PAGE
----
By Britt Gambino
Gotham teacher Erik Kraft gets easily interested in things. He’s currently fixated on acting. Before that, it was improv. A couple years before that, it was haiku.
This past winter, Erik decided to vent his frustrations over Boston’s public transportation troubles by writing a haiku a day via Twitter and compiling them on his Tumblr.
Erik commutes from the suburb of Littleton to Harvard where he works in tech support (in addition to writing and teaching) The Boston area, known for its record snowfalls, got particularly pummeled this year. “The commute is a bit of a hassle as it is, but then we were starting to impose on other parents to pick up our son, shoveling snow off our flat-roof house,” Erik says. “I just started losing my mind.”
As he wrote more poems, Erik sent emails to various media outlets and even got an article written about his project, and later was interviewed by NPR. “It just caught on, everyone was mad at the train situation,” Erik says. “I was trying to be true to the spirit of haiku, but also be funny and tell off the train at the same time. People needed that.” From then on, Erik’s winter greatly improved. Complaining in haiku form was more fun for him than simply “being an old man, yelling at a cloud,” as Erik puts it.
“It’s hilarious, but also tragic,” he says. “It’s this sacred form of Japanese poetry, but they teach it to you in kindergarten.”
When he was growing up, Erik spent a lot of time reading and being read to. “I had elderly aunts who were teachers,” he says. “They had all these illustrated books from the 1920s, some even older than that.” Living in a rural town in Western Massachusetts, Erik would play in the woods, go swimming, and then sit down and read a book or draw pictures. “If I saw something I liked, I’d want to try it, too,” Erik says. (Clearly, that hasn’t changed.)
The librarians in town knew Erik by name and let him take out just about any book he wanted—even those intended for older kids or even adults. “The only time there was ever a problem was when the librarian was my friend’s mom,” Erik says, laughing. “She was concerned about this occult book I checked out. She told my mom, but my mom wasn’t worried. She knew I was just into ESP and witchcraft.”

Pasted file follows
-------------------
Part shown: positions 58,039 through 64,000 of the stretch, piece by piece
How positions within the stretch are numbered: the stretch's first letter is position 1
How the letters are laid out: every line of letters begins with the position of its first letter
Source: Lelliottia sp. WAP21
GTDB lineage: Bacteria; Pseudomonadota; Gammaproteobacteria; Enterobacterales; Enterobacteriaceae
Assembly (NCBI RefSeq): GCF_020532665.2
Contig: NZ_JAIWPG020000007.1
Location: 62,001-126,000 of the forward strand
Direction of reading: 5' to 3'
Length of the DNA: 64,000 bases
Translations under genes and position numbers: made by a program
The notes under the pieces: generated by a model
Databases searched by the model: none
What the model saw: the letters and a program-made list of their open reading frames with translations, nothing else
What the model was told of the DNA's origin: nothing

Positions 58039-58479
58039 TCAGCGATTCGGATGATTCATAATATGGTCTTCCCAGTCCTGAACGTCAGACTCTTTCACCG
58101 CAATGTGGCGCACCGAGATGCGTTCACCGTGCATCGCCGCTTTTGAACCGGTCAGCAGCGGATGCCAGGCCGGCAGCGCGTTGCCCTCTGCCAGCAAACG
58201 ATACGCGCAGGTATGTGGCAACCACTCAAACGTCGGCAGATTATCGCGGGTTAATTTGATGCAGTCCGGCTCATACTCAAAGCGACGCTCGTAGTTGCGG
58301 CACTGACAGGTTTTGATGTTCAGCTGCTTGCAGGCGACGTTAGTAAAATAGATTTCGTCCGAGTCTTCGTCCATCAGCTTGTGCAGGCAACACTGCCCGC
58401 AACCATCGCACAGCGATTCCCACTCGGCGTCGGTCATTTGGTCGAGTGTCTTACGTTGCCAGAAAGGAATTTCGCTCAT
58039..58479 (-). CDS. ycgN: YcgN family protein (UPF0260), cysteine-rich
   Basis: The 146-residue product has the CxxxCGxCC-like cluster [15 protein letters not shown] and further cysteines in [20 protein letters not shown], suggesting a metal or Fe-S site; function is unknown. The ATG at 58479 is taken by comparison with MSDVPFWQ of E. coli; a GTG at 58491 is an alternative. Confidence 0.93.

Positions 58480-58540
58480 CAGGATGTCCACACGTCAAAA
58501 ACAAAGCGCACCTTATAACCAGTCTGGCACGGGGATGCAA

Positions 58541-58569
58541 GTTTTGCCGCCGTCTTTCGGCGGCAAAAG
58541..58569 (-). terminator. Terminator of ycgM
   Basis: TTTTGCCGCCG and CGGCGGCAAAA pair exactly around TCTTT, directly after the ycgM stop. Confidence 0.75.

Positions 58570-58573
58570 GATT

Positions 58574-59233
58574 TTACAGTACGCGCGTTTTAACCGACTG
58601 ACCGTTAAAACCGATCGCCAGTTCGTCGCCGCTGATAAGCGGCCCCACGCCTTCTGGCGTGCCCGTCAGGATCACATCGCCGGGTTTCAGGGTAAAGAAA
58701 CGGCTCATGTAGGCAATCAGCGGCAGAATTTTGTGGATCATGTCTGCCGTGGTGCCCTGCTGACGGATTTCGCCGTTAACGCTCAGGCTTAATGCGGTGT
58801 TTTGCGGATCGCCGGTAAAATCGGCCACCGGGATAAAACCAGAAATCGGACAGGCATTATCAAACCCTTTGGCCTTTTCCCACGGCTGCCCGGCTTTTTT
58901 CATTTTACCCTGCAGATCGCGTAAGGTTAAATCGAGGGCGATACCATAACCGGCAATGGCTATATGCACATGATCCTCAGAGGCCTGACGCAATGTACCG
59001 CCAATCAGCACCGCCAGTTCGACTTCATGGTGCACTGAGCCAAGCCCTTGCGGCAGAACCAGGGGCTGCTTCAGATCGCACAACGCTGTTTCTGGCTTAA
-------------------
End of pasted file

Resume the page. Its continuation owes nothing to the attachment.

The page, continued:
While he did get teased for his last name (insert many Kraft cheese-based insults here), it was a high school friend with the last name Mayo that inspired his YA novel Miracle Wimp
. “I tell my son, Graham—who gets called Graham cracker—kids will always find a way to make fun of you, no matter what.”
And at the very least, Graham has a good time showing off his dad at school. Erik has gone to Graham’s classes to read from his children’s books and talk about writing. “He’s very into my job as a writer,” Erik says. “He had to come with me to my day job at Harvard and it didn’t really register to him that I also teach and do tech support!”
“My friend and I were talking about David Lee Roth [the lead singer from Van Halen],” Erik says. “He’s a good showman, sure, but he also speaks a bunch of different languages, has a black belt in Karate, he’s actually very smart. He has this whole other side of him you wouldn’t know. So at the end of it, my friend says, ‘You’re like the David Lee Roth of children’s books.’”
Side note: Before his son was born, Erik and his wife referred to him as “Diamond Dave.”